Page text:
Monday, November 3, 2014

Napa, Myth and Nature: A New Napa Cuisine by Meadowood's Christopher Kostow

Christopher Kostow's new book A New Napa Cuisine is going to be a big hit - and deservedly so. It's gorgeous, giving nature a glamorous, Zen-like look both on and off the plate.

It marries the philosophy-trained, three star Michelin chef's "back to the land" aesthetic with award-winning haute cuisine and soulful photographs - all introduced by a line from nature's American poet laureate Ralph Waldo Emerson. It's designed to, like wine, promote an appreciation of the good life as that which comes from healthy, vibrant, fertile ground, be it domestic (in the St. Helena Montessori school garden Kostow frequents with his daughter and his dog Charlie) or wild (foraged herbs and mushrooms from the woods).

(Let's remember that it was the local 1968 Agricultural Preserve, which many vintners opposed, and the Sierra Club's lawsuit in 2000 against the county and the vintners that saved these woods from destruction. James Conaway chronicled both of these worthy battles in his two superb nonfiction books Napa: An American Eden and its sequel The Far Side of Eden: New Money, Old Land and the Battle for Napa Valley.)

Bees play a role - Kostow cooks potatoes in beeswax and carves tiny slivers of honey (presumably sourced from Napa) to accompany dishes. The video's images evocatively hark back to a time of natural purity. (Sad it is to find then that in 2012, Napa's vintners and growers applied 1,219 pounds of imidacloprid, the bee killing fungicide banned in Europe, over 4,358 acres - a tenth of the county's vineyards).

But back to the beauty…the photographs in A New Napa Cuisine are shot by Peden+Munk, who Kostow partnered with on the publication, taken as he was with their style. Indeed, the food photos look more like art than food. This is tweezer cuisine. (This is not a holiday present for a hearty eater or a quick cook - better to buy Mark Bittman's newest cookbook How to Cook Everything Fast for hungry and in-a-hurry-types).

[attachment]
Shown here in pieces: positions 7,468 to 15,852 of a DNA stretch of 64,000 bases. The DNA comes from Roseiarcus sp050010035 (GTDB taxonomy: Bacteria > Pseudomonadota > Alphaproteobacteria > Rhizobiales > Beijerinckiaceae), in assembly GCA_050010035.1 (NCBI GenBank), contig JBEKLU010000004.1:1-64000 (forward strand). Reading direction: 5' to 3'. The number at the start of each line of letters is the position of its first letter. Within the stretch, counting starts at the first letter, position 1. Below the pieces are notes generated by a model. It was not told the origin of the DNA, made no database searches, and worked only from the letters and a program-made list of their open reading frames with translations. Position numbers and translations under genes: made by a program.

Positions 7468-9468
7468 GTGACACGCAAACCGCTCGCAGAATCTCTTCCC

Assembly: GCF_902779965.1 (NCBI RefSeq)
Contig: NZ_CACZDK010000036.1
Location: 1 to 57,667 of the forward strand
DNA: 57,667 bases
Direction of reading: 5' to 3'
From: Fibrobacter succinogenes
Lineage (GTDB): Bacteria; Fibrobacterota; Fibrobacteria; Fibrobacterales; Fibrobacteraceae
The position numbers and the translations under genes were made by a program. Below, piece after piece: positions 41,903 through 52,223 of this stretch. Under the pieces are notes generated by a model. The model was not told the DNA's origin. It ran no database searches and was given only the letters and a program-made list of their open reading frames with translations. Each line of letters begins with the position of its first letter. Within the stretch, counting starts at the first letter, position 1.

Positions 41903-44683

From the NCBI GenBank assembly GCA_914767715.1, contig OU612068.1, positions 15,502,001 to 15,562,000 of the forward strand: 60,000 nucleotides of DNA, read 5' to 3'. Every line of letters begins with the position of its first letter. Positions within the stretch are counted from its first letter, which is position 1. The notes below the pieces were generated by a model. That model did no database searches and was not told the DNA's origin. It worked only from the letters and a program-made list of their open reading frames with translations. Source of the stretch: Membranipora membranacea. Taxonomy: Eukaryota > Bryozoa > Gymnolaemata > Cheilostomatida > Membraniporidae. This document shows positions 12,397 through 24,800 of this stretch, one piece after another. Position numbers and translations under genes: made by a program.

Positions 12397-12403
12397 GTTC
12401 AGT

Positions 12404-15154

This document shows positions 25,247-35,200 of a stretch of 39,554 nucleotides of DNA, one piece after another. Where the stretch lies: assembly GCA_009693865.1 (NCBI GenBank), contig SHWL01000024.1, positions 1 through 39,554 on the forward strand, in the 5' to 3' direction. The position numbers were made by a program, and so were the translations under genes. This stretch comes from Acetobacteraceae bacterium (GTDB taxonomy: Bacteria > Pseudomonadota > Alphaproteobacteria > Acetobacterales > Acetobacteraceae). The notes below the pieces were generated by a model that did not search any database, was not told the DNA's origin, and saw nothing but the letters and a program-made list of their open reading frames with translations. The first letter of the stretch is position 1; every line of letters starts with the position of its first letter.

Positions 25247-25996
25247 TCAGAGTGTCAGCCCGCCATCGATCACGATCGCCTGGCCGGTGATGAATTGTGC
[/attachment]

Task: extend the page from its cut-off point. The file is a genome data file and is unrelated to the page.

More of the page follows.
When it comes to the wine, does Kostow's nature aesthetic carry through on the wine list at The Restaurant at Meadowood? It's not usually a chef's prerogative to oversee this hallowed ground, particularly in wine country, but one can always see if the wine program is in sync with the chef's aesthetic.

For those who are looking for organically grown wines, a few from certified vines do appear on the Meadowood wine list (though you would have to be an expert to spot them).

For those who would like to enjoy Kostow's cooking aesthetic paired with wines that echo these values, here are some beautifully farmed wines, on the restaurant's published wine list, to consider:

• Araujo: Cabernet, Syrah and Viognier
Dana: Cabernets
• Domaine Carneros: Brut, Le Reve (Blanc de Blancs)
Niebaum Coppola: Rubicon
• Neyers: Merlot (Conn Creek)
Pavi: Pinot Grigio
• Robert Sinskey Vineyards: Pinot Blanc, Rosé (Vin Gris)
• Radio Coteau: Terra Nuema Pinot Noir
Spottswoode: Cabernet (library selections)

There's always a leading edge and a trailing edge. Let's hope A New Napa Cuisine, in its real and symbolic effort to replace formal white plates with hand thrown pottery plates, might one day contribute to a new aesthetic about wine and the way it's farmed - i.e. a soil and earth centered approach that doesn't say "let's reach for the Roundup."

Kostow acknowledges, near the end of the book, the history of Napa's environmental trials and tribulations, writing, "Although I have not been here that long and am thus blessed by the ignorance that fact brings, I have read about the battles of the 1980s and 1990s pitting development against ecological preservation [editor's note: the Ag Preserve battle was in 1968], vintners against the farm bureau, and old farmers against an influx of Silicon Valley wealth. Although I have my opinions about these issues, and the embers of these battles are still warm, these things are no more than the landscape that I have found - much like the collective history of a country and a world created the place into which we were all born.

"Is this not the secret to America's success, a collective amnesia that allows us to build on what we find without the shackles that the past creates? Maybe this is the reason that regeneration happens here…"

It's a pleasure to find such a thoughtful and intelligent voice in Napa Valley - someone who's intimately tuning into its present and reimagining its future anew.

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